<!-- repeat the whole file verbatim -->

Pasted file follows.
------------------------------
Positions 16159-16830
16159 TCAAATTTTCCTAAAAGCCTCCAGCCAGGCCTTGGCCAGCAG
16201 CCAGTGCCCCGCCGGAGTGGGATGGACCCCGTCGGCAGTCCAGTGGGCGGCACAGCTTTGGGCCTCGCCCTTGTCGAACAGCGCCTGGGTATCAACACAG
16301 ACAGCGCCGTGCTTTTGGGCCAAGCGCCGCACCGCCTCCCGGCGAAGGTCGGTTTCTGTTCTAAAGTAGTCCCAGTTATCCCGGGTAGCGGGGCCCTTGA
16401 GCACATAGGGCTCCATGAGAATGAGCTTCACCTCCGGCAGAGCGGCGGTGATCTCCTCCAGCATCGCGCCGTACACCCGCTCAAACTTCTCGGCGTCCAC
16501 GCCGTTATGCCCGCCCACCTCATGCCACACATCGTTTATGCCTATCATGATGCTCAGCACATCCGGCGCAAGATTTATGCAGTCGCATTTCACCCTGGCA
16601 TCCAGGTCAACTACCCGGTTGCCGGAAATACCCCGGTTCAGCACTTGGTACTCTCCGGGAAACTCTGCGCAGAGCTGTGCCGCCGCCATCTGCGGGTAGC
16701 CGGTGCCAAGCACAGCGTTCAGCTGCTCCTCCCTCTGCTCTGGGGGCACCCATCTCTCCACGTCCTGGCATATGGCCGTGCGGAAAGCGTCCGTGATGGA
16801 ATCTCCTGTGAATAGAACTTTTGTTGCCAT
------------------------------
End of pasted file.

Positions 16159-16830
16159 TCAAATTTTCCTAAAAGCCTCCAGCCAGGCCTTGGCCAGCAG
16201 CCAGTGCCCCGCCGGAGTGGGATGGACCCCGTCGGCAGTCCAGTGGGCGGCACAGCTTTGGGCCTCGCCCTTGTCGAACAGCGCCTGGGTATCAACACAG
16301 ACAGCGCCGTGCTTTTGGGCCAAGCGCCGCACCGCCTCCCGGCGAAGGTCGGTTTCTGTTCTAAAGTAGTCCCAGTTATCCCGGGTAGCGGGGCCCTTGA
16401 GCACATAGGGCTCCATGAGAATGAGCTTCACCTCCGGCAGAGCGGCGGTGATCTCCTCCAGCATCGCGCCGTACACCCGCTCAAACTTCTCGGCGTCCAC
16501 GCCGTTATGCCCGCCCACCTCATGCCACACATCGTTTATGCCTATCATGATGCTCAGCACATCCGGCGCAAGATTTATGCAGTCGCATTTCACCCTGGCA
16601 TCCAGGTCAACTACCCGGTTGCCGGAAATACCCCGGTTCAGCACTTGGTACTCTCCGGGAAACTCTGCGCAGAGCTGTGCCGCCGCCATCTGCGGGTAGC
16701 CGGTGCCAAGCACAGCGTTCAGCTGCTCCTCCCTCTGCTCTGGGGGCACCCATCTCTCCACGTCCTGGCATATGGCCGTGCGGAAAGCGTCCGTGATGGA
16801 ATCTCCTGTGAATAGAACTTTTGTTGCCAT